- (of a proportion) containing terms of which an increase in one results in a decrease in another. A term is said to be in inverse proportion to another term if it increases (or decreases) as the other decreases (or increases).
- of or relating to an inverse function.Compare direct (def. 16).
- an element of an algebraic system, as a group, corresponding to a given element such that its product or sum with the given element is the identity element.
- inverse function.
- a point related to a given point so that it is situated on the same radius, extended if necessary, of a given circle or sphere and so that the product of the distances of the two points from the center equals the square of the radius of the circle or sphere.
- the set of such inverses of the points of a given set, as the points on a curve.
Origin of inverse
Words nearby inverse
How to use inverse in a sentence
Both of these can be greater when you’re alone—although, ironically, they’re often at inverse levels.How (and Why) to Adventure Solo|awise|August 7, 2021|Outside Online
For Magneto, it’s that mutants are superior to humans and should eliminate them before the inverse happens.The MCU Has a Longstanding Villain Problem. Loki’s Introduction of Jonathan Majors' Kang the Conqueror Might Just Solve It|Eliana Dockterman|July 16, 2021|Time
In the third century BCE, the philosopher Aristotle described the female body as the inverse of the male body, with its genitalia “turn’d outside in.”Medical Myths About Gender Roles Go Back to Ancient Greece. Women Are Still Paying the Price Today|Elinor Cleghorn|June 17, 2021|Time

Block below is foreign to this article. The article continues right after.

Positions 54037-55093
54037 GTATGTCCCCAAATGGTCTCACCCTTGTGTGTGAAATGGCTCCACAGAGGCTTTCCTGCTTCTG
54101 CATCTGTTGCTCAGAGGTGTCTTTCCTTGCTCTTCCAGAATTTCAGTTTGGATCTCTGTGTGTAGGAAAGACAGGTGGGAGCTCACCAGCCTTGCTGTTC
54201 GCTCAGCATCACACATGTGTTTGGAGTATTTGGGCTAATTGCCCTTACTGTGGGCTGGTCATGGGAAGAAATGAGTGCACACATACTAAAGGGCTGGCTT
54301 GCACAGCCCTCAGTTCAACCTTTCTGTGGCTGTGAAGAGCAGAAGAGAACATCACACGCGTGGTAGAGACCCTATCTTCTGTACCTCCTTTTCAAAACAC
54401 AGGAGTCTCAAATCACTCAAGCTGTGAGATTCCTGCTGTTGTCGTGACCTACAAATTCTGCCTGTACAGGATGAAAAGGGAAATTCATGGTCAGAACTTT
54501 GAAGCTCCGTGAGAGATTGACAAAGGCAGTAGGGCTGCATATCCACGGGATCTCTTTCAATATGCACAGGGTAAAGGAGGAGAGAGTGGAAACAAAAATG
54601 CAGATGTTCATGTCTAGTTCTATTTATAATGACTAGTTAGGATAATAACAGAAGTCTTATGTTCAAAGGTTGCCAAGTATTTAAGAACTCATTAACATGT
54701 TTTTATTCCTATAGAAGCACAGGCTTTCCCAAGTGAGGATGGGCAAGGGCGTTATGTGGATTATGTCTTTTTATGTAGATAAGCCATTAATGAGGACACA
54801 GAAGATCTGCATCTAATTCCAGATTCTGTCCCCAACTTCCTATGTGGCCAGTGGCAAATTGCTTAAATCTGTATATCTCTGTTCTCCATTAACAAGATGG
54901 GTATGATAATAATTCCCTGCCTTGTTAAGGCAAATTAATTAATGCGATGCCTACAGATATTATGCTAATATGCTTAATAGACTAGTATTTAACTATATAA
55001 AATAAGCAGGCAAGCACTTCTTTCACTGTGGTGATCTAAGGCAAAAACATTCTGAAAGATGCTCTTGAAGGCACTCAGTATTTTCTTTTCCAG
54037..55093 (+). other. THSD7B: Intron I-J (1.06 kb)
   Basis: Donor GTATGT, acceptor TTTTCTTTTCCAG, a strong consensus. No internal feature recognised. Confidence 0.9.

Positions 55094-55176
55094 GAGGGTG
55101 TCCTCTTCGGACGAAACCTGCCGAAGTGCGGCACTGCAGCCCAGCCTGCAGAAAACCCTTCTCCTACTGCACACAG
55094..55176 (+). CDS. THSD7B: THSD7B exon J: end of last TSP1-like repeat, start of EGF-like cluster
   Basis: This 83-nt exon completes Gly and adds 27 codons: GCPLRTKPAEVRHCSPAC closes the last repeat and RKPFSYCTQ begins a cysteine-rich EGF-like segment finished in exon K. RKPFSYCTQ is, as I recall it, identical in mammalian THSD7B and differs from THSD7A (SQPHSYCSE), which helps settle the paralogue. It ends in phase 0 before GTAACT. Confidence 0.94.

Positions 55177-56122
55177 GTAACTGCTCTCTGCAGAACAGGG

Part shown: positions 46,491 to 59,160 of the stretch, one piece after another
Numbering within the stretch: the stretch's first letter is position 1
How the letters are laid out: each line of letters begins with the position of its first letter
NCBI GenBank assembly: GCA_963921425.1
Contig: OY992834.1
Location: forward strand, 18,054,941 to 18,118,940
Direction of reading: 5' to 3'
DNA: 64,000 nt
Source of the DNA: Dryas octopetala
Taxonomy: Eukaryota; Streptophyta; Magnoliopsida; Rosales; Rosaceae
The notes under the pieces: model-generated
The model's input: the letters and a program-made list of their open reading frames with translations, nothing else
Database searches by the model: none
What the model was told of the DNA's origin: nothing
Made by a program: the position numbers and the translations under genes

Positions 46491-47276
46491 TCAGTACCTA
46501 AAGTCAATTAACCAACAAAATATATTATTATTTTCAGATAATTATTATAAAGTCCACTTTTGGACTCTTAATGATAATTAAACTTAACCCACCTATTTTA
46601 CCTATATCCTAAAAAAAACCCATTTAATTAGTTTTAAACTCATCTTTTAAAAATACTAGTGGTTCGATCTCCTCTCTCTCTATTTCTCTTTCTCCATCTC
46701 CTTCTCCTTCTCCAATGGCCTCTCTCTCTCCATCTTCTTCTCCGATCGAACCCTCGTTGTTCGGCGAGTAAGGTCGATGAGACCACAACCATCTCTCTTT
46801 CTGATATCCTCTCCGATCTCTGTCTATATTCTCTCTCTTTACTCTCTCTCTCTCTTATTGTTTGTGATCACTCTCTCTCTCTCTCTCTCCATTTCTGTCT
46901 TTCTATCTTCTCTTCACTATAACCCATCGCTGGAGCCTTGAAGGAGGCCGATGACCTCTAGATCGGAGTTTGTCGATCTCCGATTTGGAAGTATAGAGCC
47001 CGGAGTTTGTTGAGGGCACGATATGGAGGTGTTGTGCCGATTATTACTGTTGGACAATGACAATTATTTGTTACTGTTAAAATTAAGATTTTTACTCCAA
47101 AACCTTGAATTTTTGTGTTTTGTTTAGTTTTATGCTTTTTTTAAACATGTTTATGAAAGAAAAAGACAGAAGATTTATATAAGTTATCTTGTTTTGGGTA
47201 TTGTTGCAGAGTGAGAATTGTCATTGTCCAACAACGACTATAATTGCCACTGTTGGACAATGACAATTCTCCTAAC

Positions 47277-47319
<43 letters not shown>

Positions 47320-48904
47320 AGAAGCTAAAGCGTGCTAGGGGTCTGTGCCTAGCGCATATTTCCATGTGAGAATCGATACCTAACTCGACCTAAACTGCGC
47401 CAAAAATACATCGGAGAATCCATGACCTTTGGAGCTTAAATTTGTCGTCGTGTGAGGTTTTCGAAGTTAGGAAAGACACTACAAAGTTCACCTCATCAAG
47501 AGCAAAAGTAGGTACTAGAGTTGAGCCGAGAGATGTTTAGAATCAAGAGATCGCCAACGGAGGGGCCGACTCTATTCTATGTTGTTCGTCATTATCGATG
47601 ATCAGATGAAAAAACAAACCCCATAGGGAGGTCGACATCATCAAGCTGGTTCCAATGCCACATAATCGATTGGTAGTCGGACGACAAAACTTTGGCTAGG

Finding the pair required a complex computer search, but verifying that they really are inverses is well within the realm of human computation.Mathematician Disproves 80-Year-Old Algebra Conjecture|Erica Klarreich|April 12, 2021|Quanta Magazine
Now Gardam has turned up a pair of multiplicative inverses with 21 terms each within a group algebra built from the Hantzsche-Wendt group.Mathematician Disproves 80-Year-Old Algebra Conjecture|Erica Klarreich|April 12, 2021|Quanta Magazine
Somehow, the brevity of the message creates an inverse potential for misunderstanding.What Would Jane Eyre Sext?|Jennie Yabroff|December 23, 2014|DAILY BEAST
This is an inverse Pietà, and something of a sexual anarchist; she ardently refuses to be oriented in an orientation.Is Bigger Better for St. Vincent?|David Yaffe|December 4, 2014|DAILY BEAST
The meme is the inverse of Harvey Milk: you gotta take away all their hope.D.C. Needs a Grassroots Fix That Will Come When Left and Right Find Common Ground|Lawrence Lessig|February 9, 2014|DAILY BEAST
There is an inverse correlation at play: the nicer a man appears, the greater his cruelty behind closed doors.American Dreams, 1963: ‘The Group’ by Mary McCarthy|Nathaniel Rich|July 25, 2013|DAILY BEAST
Whatever the answer, the inverse desire for unlikable characters—truly despicable ones—is interesting.This Week’s Hot Reads: May 28, 2013|Jen Vafidis|May 28, 2013|DAILY BEAST
Now recall the series in an inverse order, beginning with “Fieldhand,” and going back to “Building.”Assimilative Memory|Marcus Dwight Larrowe (AKA Prof. A. Loisette)
The first cost of these engines was probably in inverse proportion to their power.Life of Richard Trevithick, Volume II (of 2)|Francis Trevithick
The pressure of darkness acts in inverse proportion upon different kinds of natures.Toilers of the Sea|Victor Hugo
We shall, then, in a separate chapter, examine and endeavour to characterize the inverse process.
And as will be shown presently, nothing of a really scientific character is here possible, except by the inverse deductive method.
British Dictionary definitions for inverse
- (of a relationship) containing two variables such that an increase in one results in a decrease in the otherthe volume of a gas is in inverse ratio to its pressure
- (of an element) operating on a specified member of a set to produce the identity of the set: the additive inverse element of x is –x, the multiplicative inverse element of x is 1/x
- another name for reciprocal (def. 7)
- an inverse element